Incentivizing healthy food purchases, or disincentivizing unhealthy purchases, in food assistance programs could decrease disparities in diet quality. In 2009, the Special Supplemental Nutrition Program for Women, Infants, and Children (WIC) made changes to encourage purchases of healthier foods, including adding more fruits and vegetables to the food packages the program financed. This change led retailers to stock more healthy foods [45] and was associated with a decline in juice purchases (24%) and whole milk (50%) and an increase in fresh fruits and vegetables (29% and 18%) and whole grains (3-fold increase in 100% whole grain bread, 5-fold increase in brown rice) [4649]. SNAP, commonly referred to as the food stamp program, could do the same if the purchase of healthy foods were incentivized by increasing the value of vouchers for those families who buy more healthy foods. The Healthy Incentive Pilot, sponsored by the US Department of Agriculture, tested this concept in a study in western Massachusetts [50]. The study included all SNAP participants in one county, with 7,500 households randomized to receive US$0.30 cash back for every US$1 spent on fruits and vegetables; the other 47,595 families in the county received traditional benefits. After one year, those receiving the incentive reported consuming one-fourth of a cup more per day of fruits and vegetables and spent about US$1.19 more per month on fruits and vegetables than the control group. These higher expenditures were determined based on purchasing data from supermarkets and superstores participating in the SNAP program. Self-reported expenditures for fruits and vegetables showed a larger effect with US$78.1 versus US$72.02 spent, respectively, for intervention versus control families. Organizations such as Wholesome Wave, which operates in 31 states and the District of Columbia and caters to approximately 40,000 families, have taken this concept further, providing dollar-for-dollar matches when customers use their SNAP benefits to purchase fruit and vegetables at farmer’s markets [51]. Reviews of studies examining the effect of lower prices (or subsidies) for fruit and vegetables have found a generally positive effect on consumption, with some evidence of lower weight after the introduction of subsidies [52,53].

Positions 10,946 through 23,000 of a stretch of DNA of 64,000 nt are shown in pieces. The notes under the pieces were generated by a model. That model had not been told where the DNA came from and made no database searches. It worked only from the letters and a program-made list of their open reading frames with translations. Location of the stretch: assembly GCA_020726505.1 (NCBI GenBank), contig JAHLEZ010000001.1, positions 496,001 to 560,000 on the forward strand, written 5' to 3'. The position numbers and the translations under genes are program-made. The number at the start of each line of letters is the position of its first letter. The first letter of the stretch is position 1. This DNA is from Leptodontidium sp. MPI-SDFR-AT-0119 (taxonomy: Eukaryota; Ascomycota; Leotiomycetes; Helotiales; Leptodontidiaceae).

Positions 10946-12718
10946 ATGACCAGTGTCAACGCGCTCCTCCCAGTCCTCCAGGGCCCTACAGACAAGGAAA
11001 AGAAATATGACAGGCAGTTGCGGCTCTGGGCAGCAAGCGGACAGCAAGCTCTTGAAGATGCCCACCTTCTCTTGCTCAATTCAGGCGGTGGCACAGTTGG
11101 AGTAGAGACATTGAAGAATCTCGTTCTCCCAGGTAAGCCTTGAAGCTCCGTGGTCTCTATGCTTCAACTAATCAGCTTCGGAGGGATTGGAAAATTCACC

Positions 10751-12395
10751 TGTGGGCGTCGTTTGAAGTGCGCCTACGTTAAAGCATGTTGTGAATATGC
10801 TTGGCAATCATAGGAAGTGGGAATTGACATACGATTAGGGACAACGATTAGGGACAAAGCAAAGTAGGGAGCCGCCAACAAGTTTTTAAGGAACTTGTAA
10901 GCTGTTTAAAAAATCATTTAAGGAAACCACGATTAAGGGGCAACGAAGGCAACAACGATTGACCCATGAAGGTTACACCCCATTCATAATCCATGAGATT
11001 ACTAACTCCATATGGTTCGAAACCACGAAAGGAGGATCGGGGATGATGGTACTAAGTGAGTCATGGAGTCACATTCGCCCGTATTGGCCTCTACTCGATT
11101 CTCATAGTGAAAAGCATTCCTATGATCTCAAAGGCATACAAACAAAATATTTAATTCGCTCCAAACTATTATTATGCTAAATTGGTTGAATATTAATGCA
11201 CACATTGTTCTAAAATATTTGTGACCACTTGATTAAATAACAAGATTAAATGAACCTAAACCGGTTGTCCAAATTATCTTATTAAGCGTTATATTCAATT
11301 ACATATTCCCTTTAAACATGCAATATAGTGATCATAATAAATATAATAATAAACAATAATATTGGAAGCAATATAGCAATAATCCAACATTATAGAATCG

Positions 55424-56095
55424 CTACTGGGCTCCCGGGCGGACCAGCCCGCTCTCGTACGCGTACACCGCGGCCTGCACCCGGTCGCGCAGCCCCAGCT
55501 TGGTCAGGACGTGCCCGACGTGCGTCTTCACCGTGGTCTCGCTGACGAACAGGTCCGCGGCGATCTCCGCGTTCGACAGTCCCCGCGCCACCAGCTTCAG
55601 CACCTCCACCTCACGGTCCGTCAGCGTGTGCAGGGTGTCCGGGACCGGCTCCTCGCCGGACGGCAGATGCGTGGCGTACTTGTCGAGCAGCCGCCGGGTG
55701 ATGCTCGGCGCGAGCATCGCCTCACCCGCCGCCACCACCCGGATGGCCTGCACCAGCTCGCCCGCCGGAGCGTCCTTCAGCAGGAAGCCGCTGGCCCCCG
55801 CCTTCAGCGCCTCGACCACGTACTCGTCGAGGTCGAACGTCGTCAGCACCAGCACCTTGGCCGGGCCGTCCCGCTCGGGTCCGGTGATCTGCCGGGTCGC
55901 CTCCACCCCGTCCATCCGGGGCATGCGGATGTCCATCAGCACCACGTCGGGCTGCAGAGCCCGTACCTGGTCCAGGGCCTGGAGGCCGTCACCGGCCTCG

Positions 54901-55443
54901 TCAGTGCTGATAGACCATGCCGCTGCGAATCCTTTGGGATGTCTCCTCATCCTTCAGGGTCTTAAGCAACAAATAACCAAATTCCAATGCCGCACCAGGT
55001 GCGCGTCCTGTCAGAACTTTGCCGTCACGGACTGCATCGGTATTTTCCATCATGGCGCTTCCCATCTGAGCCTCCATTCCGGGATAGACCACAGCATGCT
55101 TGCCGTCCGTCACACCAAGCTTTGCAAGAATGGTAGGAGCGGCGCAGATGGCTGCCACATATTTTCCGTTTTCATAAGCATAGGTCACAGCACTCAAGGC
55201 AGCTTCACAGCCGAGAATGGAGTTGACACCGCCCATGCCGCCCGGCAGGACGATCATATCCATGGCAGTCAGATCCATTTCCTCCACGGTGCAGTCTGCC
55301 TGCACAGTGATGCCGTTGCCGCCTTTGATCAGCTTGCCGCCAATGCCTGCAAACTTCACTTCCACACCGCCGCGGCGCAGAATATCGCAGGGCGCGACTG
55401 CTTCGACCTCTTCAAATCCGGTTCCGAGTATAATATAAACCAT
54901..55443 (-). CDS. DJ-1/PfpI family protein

The benefit of healthy food subsidies is generally modest and may be amplified in the SNAP population if SNAP vouchers could not be used for unhealthy foods such as sugar-sweetened beverages. Simulation studies have found that banning the use of SNAP dollars for sugar-sweetened beverages could be cost effective (savings of nearly US$3,000 per quality-adjusted life year saved) and could modestly reduce rates of diabetes, cardiovascular disease, and obesity with an expected 15% decline in calories from sugar-sweetened beverages [54,55]. These simulations also found that fruit and vegetable subsidies in SNAP could lead to reductions in cardiovascular death, but not obesity, and may lead to greater consumption of fruits and vegetables, similar to what was found in the Healthy Incentive Pilot.